Fool’s Journey and Hero’s Journey

I’m still playing around with the tarot decks I inherited from my brother, which seems an appropriate way of counting down the days to the second anniversary of his death. I haven’t been learning anything about him from the cards, though it still interests me that he collected them — not just one deck (which would indicative of curiosity), but so many of them. There are about four dozen different decks, another dozen or so duplicates, plus the triplicates I sent to a sister who also found the fact of the collection fascinating.

I have learned some things about the tarot itself, though. The most obvious lesson is that there’s no consensus on what the individual cards mean since the creators of each deck put their own slant on the cards to match their vision and their artwork. The instructions on how to learn the tarot invariably say to study the picture on the card, to figure out what the card means to you, but if every “sun” card, for example, is different from every other sun card, if the artists have added their own embellishments, then the images become simply pretty pictures to illustrate the simple idea of “sun.”

There’s no consensus on what the various suits of the minor arcana are, either. Normally, they are wands, swords, cups and coins or pentacles, but in the Robot Tarot, the suits are laser, light, void, and scarab; and in the Servants of the Light Tarot, the suits are weapons, spheres, crescents, staves. Even more confusing, there’s no consensus on what constitutes a tarot. Most decks are composed of 78 cards, but some tarot decks comprise only the 22 cards of the major arcana. Or less. Or more. The Deva Tarot has five suits instead of the normal four (the fifth is a suit called Triax and is supposed to represent the ether or the spirit). If the Deva Tarot is a deck that’s beyond the realm of a tarot, does it become a tarot if you remove the additional cards?

In other words, the tarot seems a rather arbitrary tool depending on what deck you use, what system of meaning you apply, what you read into the cards, and your own inclinations.

(This kind of reminds me of when I decided to learn the names of birds. After a while it began to seem laborious and arbitrary, especially when it dawned on me these were simply names humans gave the birds, not what the birds called themselves, and in no way imparted a sense of “birdness.” To this day, I only know a few common names, though I do have a bird book if I want to know more.)

However, there is one underlying, non-arbitrary aspect of the tarot: as story-telling cards. I was reading about the Major Arcana (the twenty-two trump cards) and discovered that they tell a story — the fool’s journey, from naivete to wisdom. And suddenly I understood — the fool’s journey is nothing more than the hero’s journey. See? Story!!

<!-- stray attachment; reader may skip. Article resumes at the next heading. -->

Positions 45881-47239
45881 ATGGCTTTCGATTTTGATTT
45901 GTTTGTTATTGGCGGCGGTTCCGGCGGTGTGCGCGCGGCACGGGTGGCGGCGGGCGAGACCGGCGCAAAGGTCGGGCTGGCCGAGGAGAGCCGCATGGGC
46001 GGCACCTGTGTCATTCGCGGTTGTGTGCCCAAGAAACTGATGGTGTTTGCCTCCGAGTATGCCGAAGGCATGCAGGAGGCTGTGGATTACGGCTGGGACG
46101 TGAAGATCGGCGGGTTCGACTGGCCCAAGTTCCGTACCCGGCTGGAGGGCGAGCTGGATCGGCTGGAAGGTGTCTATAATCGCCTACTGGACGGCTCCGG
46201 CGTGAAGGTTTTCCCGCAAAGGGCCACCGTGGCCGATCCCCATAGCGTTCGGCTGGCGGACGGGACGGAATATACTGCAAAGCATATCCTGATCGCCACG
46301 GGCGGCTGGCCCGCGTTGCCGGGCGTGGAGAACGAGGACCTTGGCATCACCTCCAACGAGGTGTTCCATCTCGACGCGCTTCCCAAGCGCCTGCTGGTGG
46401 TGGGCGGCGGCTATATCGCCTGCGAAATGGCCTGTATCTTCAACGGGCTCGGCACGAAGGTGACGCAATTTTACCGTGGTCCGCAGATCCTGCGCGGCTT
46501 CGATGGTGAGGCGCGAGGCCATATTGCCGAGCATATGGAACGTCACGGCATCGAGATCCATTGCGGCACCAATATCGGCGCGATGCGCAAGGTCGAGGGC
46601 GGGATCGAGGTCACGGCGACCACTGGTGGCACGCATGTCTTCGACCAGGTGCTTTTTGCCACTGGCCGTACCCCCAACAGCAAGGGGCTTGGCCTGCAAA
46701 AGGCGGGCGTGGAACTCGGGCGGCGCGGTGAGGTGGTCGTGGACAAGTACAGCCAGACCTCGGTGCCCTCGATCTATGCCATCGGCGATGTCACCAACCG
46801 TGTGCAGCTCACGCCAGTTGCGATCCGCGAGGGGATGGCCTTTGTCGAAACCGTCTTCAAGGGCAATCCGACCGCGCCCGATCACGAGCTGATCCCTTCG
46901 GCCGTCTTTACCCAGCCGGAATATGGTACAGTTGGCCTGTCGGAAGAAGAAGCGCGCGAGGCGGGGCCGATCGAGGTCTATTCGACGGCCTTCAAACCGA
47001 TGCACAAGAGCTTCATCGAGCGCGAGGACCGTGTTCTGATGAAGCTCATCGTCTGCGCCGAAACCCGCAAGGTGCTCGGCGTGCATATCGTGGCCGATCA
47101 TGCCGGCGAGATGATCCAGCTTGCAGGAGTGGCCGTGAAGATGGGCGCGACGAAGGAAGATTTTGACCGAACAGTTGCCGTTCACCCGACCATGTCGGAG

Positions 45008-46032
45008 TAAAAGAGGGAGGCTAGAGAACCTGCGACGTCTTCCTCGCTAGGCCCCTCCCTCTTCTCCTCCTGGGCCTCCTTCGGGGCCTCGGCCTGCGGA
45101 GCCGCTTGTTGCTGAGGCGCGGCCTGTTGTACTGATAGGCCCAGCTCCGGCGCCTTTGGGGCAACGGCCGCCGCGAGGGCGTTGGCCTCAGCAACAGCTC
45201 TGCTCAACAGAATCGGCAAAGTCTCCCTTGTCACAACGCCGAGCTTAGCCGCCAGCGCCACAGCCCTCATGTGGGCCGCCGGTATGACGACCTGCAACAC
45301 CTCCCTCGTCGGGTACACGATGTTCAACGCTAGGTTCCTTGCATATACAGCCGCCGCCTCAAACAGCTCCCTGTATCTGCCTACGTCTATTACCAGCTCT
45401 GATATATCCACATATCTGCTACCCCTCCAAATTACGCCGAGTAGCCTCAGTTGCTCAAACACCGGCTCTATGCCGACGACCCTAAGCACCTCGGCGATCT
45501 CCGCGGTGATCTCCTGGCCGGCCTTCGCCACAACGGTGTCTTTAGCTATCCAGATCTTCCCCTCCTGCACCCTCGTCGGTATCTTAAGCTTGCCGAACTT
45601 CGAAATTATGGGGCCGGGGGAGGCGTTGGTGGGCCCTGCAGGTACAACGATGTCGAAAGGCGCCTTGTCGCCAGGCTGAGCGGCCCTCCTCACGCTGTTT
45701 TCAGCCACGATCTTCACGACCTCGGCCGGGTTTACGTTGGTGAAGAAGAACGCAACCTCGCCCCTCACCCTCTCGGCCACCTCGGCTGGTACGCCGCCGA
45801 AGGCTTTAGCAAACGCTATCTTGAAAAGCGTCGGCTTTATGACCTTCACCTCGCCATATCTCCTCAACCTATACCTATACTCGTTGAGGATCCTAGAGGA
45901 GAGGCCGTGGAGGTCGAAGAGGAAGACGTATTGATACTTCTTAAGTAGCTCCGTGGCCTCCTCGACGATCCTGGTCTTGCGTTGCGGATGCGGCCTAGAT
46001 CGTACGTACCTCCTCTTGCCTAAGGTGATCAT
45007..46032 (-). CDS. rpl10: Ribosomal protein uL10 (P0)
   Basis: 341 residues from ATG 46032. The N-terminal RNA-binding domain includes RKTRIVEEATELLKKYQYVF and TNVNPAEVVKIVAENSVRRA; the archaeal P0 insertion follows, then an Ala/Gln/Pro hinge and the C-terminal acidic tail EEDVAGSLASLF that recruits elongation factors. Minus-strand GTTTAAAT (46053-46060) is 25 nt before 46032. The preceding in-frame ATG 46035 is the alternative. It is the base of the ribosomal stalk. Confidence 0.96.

More than that, how the cards are laid out tell a story — the story of a person’s future; the story of their past, perhaps; maybe even a deeper story of their self. And since there are infinite possible layouts (and infinity squared when you take into consideration all the various types of cards and decks and meanings), there are an infinite number of stories.

So my idea of using the cards to write a story is not at all farfetched. I used the hero’s journey to tell the story of Daughter Am I, and I could use the fool’s journey to write a completely different sort of story. Each character could be assigned a role based on the Major Arcana, or I could do a reading for each character to see what their particular needs are. Or both.

Meantime, I’m on my own fool’s journey when it comes to the tarot. I’ve been doing a one-card reading for myself every day to get familiar with the cards. My question is always, “What do I need to know today?”

So far, the cards aren’t letting me in on any secrets, but the cards do seem to reflect my reflections. For example, today’s card was the sun card, which, according to the particular deck I used, means enlightenment, especially artistic enlightenment. Although card didn’t answer my question, simply reflected it, the card did answer my unasked question: Why should I blog about today?

So, arbitrary or not, the tarot, even in the simplest practice, has meaning.

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Pat Bertram is the author of Grief: The Inside Story – A Guide to Surviving the Loss of a Loved One. “Grief: The Inside Story is perfect and that is not hyperbole! It is exactly what folk who are grieving need to read.” –Leesa Healy, RN, GDAS GDAT, Emotional/Mental Health Therapist & Educator.